Let me present 3 steps to making an investment decision:

  1. Make an observation
  2. Determine who will profit based on (1)
  3. Determine how YOU can profit based on (2)

Let’s see an example.

The MIT Media Lab has spawned a non-profit organization “One Laptop Per Child” which will begin distributing $100 laptops to students all around the world by early 2007.

Who Will Profit:
A quick read of the WikiPedia entry for the $100 laptop1 reveals that Advanced Micro Devices (AMD) will be providing the CPUs for these laptops. I don’t know what the markup will be on the 500MHZ CPUs AMD will provide for the laptops, but even if AMD only breaks even on the deal there will still be millions and millions of students using these machines. That’s great exposure for the company. Think: AMD inside.

How Can We Profit:
Buy AMD stock. (Simple huh?) You shouldn’t be buying a stock based on one news headline. But if you look into AMD, I think you’ll see that it is a strong company and has a good outlook. The company has been steadily taking market share from Intel (INTC) [2]. Meanwhile, we have begun to see an increase in computer sales as we enter the next big “refresh cycle”, with businesses replacing their aging systems [3]. A GROWING chunk of a GROWING market = profits!

AMD has a P/E of (gasp) 385 vs. Intel’s 20. Don’t be scared though. Yahoo! Finance calculates a more acceptable “forward” P/E of 32.79 vs. Intel’s forward P/E of 16.57. (Cyclical stocks will have hard to decipher P/E’s like this. Read this Fool’s article on P/E4 for more info.) Anyway you cut the math though, AMD near its 52-week high is trading at a premium to its peers. But the stock appears to be fairly valued when you factor in AMD’s higher potential for growth over the next few years (whereas Intel it seems can only go down from its current spot as the industry leader). Factor in the impact mass distribution of the $100 laptop will have, and I say the stock is much higher this time next year.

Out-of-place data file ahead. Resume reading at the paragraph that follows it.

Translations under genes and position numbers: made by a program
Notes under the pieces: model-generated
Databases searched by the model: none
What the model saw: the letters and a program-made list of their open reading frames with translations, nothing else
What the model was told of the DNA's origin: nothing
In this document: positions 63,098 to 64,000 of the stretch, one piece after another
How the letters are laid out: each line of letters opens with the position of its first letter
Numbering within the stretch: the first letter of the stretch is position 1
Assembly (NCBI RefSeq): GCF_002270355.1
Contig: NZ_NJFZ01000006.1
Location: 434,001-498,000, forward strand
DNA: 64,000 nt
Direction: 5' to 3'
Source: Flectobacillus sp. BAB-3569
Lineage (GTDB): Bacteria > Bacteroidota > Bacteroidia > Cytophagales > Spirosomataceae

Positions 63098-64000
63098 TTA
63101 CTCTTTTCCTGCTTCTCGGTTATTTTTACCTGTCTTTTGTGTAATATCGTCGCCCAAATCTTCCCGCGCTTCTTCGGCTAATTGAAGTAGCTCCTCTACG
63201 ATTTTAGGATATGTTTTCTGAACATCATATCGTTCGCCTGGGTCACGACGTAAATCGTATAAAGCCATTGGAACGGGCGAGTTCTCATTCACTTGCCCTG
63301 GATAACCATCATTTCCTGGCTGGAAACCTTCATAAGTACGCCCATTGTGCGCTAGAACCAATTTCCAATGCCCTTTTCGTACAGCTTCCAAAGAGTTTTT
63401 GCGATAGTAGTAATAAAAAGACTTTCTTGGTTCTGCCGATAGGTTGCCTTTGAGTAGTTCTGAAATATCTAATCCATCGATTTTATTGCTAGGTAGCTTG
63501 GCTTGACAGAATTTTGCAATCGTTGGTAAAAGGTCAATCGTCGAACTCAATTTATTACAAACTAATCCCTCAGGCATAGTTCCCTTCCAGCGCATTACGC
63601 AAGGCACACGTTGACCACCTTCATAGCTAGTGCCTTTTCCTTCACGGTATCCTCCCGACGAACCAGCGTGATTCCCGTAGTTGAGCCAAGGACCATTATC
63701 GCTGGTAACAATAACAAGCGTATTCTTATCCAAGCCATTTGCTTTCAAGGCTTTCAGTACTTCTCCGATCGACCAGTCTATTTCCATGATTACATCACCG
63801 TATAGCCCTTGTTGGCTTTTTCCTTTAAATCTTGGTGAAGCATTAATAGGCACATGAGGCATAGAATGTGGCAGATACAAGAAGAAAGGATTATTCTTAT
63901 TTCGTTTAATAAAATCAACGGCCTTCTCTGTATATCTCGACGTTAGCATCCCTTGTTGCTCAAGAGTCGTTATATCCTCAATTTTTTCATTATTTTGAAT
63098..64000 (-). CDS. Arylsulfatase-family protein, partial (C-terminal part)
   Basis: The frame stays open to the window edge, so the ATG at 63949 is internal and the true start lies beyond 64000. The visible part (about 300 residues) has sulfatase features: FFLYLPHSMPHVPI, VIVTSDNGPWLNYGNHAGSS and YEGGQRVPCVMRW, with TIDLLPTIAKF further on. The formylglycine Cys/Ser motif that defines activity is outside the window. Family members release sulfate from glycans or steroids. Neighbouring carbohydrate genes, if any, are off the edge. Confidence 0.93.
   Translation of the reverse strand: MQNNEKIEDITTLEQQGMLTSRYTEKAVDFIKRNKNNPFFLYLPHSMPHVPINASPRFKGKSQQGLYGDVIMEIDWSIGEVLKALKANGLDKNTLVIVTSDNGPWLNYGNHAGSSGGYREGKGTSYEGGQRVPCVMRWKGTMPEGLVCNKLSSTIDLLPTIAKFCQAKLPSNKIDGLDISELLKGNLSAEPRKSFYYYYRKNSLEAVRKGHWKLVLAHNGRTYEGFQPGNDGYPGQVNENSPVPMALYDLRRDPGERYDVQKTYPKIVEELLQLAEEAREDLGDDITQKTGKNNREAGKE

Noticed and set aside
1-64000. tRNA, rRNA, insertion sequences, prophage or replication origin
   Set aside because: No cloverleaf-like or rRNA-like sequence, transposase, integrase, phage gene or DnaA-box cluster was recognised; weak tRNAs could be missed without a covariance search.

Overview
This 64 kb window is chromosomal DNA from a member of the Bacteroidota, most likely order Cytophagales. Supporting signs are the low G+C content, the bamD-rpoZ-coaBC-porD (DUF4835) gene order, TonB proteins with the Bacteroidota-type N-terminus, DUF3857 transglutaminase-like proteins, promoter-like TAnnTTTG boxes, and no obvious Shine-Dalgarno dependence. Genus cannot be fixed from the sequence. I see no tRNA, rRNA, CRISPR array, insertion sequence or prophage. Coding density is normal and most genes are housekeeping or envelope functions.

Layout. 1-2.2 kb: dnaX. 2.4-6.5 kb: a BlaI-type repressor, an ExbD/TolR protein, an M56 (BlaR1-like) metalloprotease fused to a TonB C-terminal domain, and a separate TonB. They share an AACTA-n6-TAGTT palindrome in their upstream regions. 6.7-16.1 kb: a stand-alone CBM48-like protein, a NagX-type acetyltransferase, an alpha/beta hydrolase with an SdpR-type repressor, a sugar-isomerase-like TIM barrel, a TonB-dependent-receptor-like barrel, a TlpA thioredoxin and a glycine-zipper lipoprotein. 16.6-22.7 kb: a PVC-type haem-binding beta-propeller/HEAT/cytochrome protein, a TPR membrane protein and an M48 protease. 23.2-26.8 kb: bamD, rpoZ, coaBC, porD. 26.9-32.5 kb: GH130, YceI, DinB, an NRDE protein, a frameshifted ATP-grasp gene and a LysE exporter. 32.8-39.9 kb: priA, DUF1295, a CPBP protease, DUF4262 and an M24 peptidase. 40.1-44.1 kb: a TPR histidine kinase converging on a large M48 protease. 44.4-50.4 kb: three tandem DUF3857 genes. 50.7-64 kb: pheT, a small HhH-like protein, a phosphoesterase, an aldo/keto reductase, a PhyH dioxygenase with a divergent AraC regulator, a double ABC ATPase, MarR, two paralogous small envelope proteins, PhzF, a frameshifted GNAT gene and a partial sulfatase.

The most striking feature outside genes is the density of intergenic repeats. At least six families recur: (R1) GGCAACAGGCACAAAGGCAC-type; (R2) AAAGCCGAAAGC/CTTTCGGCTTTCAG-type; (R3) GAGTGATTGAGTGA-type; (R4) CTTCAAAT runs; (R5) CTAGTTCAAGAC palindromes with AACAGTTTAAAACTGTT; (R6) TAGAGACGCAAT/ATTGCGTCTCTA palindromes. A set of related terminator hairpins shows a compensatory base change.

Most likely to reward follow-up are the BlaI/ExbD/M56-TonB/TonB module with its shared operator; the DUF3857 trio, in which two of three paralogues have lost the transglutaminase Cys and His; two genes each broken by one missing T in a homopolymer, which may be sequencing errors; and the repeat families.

The 3 steps above seem simple enough, but the decisions made will vary highly based on the quality of data going in. It should be clear that to make BETTER investment decisions one needs to either make BETTER observations or be MORE ACCURATE in determining who will profit (and by how much). This is where Chris’ Tuesday post on The Importance of Buying What You Know is so important. Being knowledgeable and up-to-date on an industry, sector, or company will mean your observations will be more meaningful. That means you’ll make better investments. That means you’ll make more money.

Never stop learning; we don’t know everything. But we do know tech better than your average investor. So if someone tells you that you can’t have more than 20% of your portfolio in “internet” or “tech” stocks, don’t listen to them. As one fellow geek to another, I give you the permission to have as much as 40% of your investments in internet stocks as long as you are comfortable in your understanding of business and social culture that affects that industry. Beware of an industry-wide downturn. But if you are as geeky as I think you are, you should be able to detect such a thing before it occurs and shift your investments accordingly.

[1] $100 Laptop at WikiPedia
[2] AMD Grabs Intel Market Share in Desktop Arena by Tony Smith
[3] How to Use the P/E by Philip Durell
[4] Research Cycle Drives Market as Builders Broaden Offerings by Alexander Wolfe

Full disclosure: Jason owns a small number of AMD shares.